By: Tiffany Vance-Huffman
There is so much mystery in the world of fibromyalgia, in large part because it effects everyone differently. Another reason for the mystery is due to the similarity in fibro symptoms compared to other diseases and syndromes. Fibromyalgia is sometimes misdiagnosed as a different problem and vice versa. This is because the myriad of symptoms associated with fibro are commonly found in other illnesses such as multiple sclerosis, also known as MS. So how can you tell if it’s fibromyalgia or multiple sclerosis?
What Exactly is MS?
The National MS Society defines it as follows: “Multiple sclerosis (MS) involves an immune-mediated process in which an abnormal response of the body’s immune system is directed against the central nervous system (CNS), which is made up of the brain, spinal cord and optic nerves.” If you or a loved one live with fibromyalgia, you can definitely spot some familiar buzz words and phrases, can’t you? Specifically, “immune system,” “abnormal response,” and “central nervous system.” In fact, the similarities in symptoms become quite striking when you review a side-by-side comparison. Note that most, not all, of the fibromyalgia symptoms overlap with MS symptoms, making it difficult to distinguish whether it’s fibromyalgia or multiple sclerosis:
|MS SYMTPOMS||FIBROMYALGIA SYMPTOMS|
|Numbness or Tingling||Numbness &/or Tingling|
|Dizziness & Vertigo||Dizziness|
|Walking (Gait) Difficulties||Impaired Coordination|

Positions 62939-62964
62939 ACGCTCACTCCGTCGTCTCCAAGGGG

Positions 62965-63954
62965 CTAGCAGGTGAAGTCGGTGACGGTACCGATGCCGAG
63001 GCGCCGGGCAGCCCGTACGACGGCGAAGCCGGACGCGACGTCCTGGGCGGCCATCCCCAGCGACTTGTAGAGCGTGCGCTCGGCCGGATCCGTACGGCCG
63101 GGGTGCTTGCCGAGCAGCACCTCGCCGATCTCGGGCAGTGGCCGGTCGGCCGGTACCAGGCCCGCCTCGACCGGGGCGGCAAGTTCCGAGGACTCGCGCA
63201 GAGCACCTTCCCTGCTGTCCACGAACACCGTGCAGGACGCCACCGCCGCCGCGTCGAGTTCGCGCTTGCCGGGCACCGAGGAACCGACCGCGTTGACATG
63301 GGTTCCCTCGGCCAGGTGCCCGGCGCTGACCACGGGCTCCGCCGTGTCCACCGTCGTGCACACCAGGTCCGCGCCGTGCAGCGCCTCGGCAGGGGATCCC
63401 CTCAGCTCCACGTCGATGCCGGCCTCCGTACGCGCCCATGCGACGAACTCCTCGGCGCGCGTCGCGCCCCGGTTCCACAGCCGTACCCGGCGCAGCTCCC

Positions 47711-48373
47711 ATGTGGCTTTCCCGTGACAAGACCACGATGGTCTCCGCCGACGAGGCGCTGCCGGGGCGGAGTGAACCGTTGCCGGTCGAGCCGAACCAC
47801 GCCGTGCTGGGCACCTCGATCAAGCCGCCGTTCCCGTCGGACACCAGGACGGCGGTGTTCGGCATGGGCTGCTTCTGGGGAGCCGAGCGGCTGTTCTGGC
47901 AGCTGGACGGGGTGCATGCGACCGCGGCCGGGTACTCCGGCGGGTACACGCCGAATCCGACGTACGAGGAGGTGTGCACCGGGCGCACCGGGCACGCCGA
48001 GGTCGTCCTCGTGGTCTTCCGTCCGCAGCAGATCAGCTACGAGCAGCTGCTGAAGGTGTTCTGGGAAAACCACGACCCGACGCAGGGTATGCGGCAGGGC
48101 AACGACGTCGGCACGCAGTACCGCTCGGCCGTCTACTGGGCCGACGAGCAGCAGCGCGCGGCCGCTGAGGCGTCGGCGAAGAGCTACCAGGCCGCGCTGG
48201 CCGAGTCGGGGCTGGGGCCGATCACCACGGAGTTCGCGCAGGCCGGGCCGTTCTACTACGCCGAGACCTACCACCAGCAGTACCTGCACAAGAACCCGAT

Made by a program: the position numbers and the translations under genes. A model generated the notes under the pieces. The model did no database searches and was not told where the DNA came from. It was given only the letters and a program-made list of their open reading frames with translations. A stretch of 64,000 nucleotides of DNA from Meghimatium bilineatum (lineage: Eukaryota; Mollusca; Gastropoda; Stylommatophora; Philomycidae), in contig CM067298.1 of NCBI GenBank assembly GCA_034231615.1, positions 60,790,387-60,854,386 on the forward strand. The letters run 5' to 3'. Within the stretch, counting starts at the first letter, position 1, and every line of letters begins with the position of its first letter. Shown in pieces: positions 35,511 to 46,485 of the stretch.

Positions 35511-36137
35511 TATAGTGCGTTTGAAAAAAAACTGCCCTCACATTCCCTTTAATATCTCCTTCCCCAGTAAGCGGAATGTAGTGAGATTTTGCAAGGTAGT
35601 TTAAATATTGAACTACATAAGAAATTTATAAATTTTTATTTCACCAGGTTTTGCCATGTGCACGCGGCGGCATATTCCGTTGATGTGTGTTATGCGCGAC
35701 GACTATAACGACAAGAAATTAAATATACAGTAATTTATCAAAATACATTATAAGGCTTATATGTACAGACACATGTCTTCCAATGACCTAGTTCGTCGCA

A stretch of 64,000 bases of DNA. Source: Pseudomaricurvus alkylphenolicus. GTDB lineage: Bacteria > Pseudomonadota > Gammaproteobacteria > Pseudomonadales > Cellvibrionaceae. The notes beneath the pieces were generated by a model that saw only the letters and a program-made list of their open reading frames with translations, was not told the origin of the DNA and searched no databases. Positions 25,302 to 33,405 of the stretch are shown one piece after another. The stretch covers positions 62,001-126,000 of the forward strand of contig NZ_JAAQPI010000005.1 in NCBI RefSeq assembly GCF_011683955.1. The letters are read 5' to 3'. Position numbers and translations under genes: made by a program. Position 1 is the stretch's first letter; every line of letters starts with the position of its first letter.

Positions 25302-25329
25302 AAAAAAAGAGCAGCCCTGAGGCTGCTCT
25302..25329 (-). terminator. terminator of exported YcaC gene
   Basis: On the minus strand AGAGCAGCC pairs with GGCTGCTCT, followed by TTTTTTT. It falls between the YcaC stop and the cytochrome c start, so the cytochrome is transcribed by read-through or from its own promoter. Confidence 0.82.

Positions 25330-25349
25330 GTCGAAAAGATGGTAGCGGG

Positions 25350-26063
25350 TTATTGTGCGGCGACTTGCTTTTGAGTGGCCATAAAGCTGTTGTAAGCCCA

|Spasticity (i.e., muscle stiffness and spasms)||Muscular aching, throbbing, & twitching|
|Vision Problems||Vision Problems|
|Bladder Problems||Bladder Problems|
|Bowel Problems||Irritable Bowel Syndrome|
|Cognitive Changes||Cognitive Problems|
|Tremor||Restless Leg Syndrome|
|Swallowing Problems||Dry Eyes & Mouth|
|Itching||Itching &/or Burning|
|Sexual Problems||Insomnia/Poor sleep|
|Speech Problems||Ringing in the Ears|
|Breathing Problems||Neurological Symptoms|
|Seizures||Skin Sensitivities & Rashes|
It is plain to see many similarities in symptoms between fibromyalgia and multiple sclerosis, including clear neurological connections associated with pain, numbness, and tingling. However, experts explain that unlike MS, fibromyalgia does not show up as brain lesions on an MRI. Furthermore, while both conditions have no known source, MS is distinctly categorized as an auto-immune disease, but fibromyalgia is not. So that is one way to determine if it’s fibromyalgia or multiple sclerosis.
A key difference in MS is that the patient actually accrues long-term nerve damage which leads to physical and cognitive impairments. In fact, some types of MS are progressive. Primary Progressive MS (PPMS), for example, “is characterized by worsening neurologic function (accumulation of disability) from the onset of symptoms, without early relapses or remissions.” While fibromyalgia, on the other hand, is often mistakenly considered an arthritic condition, it does not actually cause damage to joints, muscles, or tissues.